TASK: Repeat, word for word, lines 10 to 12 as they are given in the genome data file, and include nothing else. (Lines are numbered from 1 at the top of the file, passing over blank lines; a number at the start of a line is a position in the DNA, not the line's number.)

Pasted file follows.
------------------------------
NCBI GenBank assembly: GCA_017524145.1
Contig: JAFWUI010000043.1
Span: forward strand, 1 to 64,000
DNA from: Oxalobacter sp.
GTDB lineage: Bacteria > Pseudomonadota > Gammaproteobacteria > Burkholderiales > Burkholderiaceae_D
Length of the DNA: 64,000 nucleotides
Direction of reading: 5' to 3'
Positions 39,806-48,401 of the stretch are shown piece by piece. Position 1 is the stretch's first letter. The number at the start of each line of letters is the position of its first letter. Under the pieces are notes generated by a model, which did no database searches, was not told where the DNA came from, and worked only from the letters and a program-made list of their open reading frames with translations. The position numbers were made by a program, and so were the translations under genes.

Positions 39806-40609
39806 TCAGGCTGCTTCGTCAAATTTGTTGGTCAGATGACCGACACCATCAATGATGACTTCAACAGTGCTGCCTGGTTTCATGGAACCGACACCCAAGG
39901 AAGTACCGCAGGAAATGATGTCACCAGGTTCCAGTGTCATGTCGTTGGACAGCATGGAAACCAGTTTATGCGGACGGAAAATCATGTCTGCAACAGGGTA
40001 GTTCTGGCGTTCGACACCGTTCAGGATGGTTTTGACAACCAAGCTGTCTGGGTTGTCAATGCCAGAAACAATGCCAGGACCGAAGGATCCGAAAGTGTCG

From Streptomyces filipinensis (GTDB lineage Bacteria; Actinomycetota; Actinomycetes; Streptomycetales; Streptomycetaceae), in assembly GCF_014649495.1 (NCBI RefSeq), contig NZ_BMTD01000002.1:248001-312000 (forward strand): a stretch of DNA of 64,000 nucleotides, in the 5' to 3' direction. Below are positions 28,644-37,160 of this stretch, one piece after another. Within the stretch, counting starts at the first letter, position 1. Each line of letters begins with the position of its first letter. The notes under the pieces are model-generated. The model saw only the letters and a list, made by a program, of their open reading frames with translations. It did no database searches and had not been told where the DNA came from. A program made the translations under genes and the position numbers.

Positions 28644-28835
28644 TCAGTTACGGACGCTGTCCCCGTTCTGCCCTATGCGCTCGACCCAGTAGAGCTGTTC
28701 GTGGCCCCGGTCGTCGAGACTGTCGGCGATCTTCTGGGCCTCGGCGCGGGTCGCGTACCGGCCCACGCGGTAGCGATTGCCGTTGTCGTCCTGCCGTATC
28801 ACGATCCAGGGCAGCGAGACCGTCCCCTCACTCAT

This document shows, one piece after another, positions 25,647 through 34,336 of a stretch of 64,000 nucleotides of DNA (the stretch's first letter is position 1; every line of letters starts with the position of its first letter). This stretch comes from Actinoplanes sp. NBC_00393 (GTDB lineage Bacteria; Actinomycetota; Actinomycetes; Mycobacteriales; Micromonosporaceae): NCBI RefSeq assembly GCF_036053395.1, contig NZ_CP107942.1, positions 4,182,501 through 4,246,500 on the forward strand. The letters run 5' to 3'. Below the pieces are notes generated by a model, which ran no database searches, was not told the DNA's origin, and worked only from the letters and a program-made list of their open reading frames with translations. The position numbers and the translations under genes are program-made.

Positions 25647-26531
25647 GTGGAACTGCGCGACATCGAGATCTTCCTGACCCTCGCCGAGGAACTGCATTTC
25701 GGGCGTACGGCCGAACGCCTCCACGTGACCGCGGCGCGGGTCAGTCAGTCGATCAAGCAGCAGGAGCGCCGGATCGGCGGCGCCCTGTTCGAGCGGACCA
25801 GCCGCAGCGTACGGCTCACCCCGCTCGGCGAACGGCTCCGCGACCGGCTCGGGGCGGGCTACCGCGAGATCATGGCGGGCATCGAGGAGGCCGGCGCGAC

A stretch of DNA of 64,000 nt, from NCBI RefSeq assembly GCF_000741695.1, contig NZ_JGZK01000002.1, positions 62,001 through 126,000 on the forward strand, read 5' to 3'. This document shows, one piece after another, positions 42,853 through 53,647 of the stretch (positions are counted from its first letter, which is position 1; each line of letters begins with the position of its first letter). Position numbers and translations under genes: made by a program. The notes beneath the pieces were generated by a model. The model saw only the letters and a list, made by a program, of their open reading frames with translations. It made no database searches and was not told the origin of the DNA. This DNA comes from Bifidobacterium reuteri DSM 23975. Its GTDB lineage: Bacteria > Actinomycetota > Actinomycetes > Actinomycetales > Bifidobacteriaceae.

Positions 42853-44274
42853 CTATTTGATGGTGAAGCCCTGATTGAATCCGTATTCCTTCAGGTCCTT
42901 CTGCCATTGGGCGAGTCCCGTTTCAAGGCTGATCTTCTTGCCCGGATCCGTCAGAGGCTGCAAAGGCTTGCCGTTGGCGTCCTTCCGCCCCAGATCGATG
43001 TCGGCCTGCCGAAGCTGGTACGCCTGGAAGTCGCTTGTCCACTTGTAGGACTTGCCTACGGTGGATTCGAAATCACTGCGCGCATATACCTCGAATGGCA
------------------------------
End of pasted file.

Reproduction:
39806 TCAGGCTGCTTCGTCAAATTTGTTGGTCAGATGACCGACACCATCAATGATGACTTCAACAGTGCTGCCTGGTTTCATGGAACCGACACCCAAGG
39901 AAGTACCGCAGGAAATGATGTCACCAGGTTCCAGTGTCATGTCGTTGGACAGCATGGAAACCAGTTTATGCGGACGGAAAATCATGTCTGCAACAGGGTA
40001 GTTCTGGCGTTCGACACCGTTCAGGATGGTTTTGACAACCAAGCTGTCTGGGTTGTCAATGCCAGAAACAATGCCAGGACCGAAGGATCCGAAAGTGTCG